Patient's anger over drug ruling

A WOMAN with a chronic digestive disease fears she could be denied treatment under government plans to control spending on drugs.

A WOMAN with a chronic digestive disease fears she could be denied treatment under government plans to control spending on drugs.

Ruth Holmes, 54, of Hartree Way, Kesgrave and her son both suffer from Crohn's disease, a condition that can cause symptoms including vomiting, diarrhoea, weight loss and extreme abdominal pain.

But she fears she could be denied suitable treatment under proposals by the National Institute for Health and Clinical Excellence (NICE) to stop funding drugs used to treat acute Crohn's disease.

She said: “It is an absolute outrage. There are so many people going to suffer. I do not think the government does enough for people with Crohn's disease.

“It is a life-threatening disease. They have got to think of the people who are suffering and the parents who have got to watch their children go through the symptoms.

“It is awful to watch and you do not know what to do for the best, and sometimes you are at your wits' end.”

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The drugs Remicade and Humira are commonly used for the treatment of severe Crohn's disease, but NICE has conducted a review of the expensive drugs' cost-effectiveness.

At the moment, the decision to supply a patient with the drugs is taken by local NHS Primary Care Trusts on an individual basis.

NICE is due to decide whether to make the drugs available to patients all over the country, or to stop providing it altogether, except to those who already receive it.

Kristen O'Leary from NICE said it will be a balanced decision so that all patients, no matter where they live in the country, will have the same rights to the drug.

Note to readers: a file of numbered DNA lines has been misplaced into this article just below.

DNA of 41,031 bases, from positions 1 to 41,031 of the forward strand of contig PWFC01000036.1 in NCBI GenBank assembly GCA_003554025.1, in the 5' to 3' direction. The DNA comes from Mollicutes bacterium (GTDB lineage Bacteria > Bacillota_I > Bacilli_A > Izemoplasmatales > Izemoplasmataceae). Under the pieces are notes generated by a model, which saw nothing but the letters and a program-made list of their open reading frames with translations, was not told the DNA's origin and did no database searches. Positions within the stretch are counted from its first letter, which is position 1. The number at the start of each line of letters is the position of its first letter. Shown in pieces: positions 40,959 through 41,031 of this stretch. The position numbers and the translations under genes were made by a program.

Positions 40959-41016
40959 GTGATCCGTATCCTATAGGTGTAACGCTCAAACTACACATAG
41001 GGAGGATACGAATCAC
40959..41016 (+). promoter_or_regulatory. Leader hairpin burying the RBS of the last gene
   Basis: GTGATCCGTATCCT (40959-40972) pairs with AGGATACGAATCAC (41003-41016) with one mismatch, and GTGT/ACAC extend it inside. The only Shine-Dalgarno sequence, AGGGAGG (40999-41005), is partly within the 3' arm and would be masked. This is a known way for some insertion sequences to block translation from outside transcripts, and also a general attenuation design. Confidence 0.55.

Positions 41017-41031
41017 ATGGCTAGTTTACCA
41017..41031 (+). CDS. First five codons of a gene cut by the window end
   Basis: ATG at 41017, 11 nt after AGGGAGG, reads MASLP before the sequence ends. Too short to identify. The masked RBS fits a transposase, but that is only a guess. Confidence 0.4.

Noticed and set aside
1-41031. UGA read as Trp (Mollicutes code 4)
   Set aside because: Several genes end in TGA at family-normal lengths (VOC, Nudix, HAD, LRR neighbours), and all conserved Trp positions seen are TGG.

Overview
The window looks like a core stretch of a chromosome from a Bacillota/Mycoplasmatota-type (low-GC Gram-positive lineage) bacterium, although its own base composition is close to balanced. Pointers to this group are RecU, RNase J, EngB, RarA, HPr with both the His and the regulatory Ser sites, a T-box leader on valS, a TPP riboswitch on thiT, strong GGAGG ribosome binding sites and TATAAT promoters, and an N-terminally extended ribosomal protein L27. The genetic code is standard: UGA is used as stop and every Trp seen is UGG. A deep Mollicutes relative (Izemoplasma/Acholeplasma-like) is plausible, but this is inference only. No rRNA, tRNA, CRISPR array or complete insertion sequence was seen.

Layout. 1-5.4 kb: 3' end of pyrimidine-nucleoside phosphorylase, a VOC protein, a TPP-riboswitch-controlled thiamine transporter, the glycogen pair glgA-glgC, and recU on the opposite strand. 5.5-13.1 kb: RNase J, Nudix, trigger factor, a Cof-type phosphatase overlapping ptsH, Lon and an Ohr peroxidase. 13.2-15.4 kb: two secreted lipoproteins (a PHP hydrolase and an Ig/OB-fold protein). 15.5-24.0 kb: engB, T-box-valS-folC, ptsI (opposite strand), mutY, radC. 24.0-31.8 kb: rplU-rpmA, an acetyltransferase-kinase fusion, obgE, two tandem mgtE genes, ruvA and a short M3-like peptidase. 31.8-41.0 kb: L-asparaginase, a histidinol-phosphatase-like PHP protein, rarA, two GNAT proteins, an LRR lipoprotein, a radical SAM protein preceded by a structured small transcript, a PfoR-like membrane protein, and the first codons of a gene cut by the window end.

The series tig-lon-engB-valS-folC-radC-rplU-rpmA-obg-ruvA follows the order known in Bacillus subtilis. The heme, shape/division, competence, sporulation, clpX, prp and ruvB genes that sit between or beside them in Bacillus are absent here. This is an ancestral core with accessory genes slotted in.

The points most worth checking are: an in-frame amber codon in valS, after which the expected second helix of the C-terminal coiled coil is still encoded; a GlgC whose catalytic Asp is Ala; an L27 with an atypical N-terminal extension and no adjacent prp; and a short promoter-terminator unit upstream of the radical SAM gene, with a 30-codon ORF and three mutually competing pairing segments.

Mrs Holmes, who had a bad reaction to Remicade, is currently trialling a new drug, Certolizumab Pegol, at Addenbrooke's Hospital, Cambridge, but she says when she comes off it, Humira will be the only option available to her.

She said her 20-year-old son, who does not want to be named, is currently being treated with steroids but will need to transfer to Humira or Remicade at some point.

Mrs Holmes fears if the new guidelines prevent health authorities from supplying the drug to new patients, she and her son will be left with nothing to prevent their pain.

She said: “If they can stop the suffering with the drugs, why would they stop funding them? The next step would probably be to go abroad because I am sure they are not holding them back in America.

A charity event to raise money in aid of Crohn's disease sufferers will take place at the Waterfront on Friday.

The National Association for Colitis and Crohn's will hold a fundraising raffle at the CoffeeLink espresso bar on Neptune Marina from 7pm.

For £5, visitors will get a cup of tea or coffee, a slice of cake and entry into the raffle, which included prizes from a variety of local businesses.

Tickets can be bought at CoffeeLink or by telephoning 07730 571200. People unable to attend can also buy raffle tickets or make donations beforehand.

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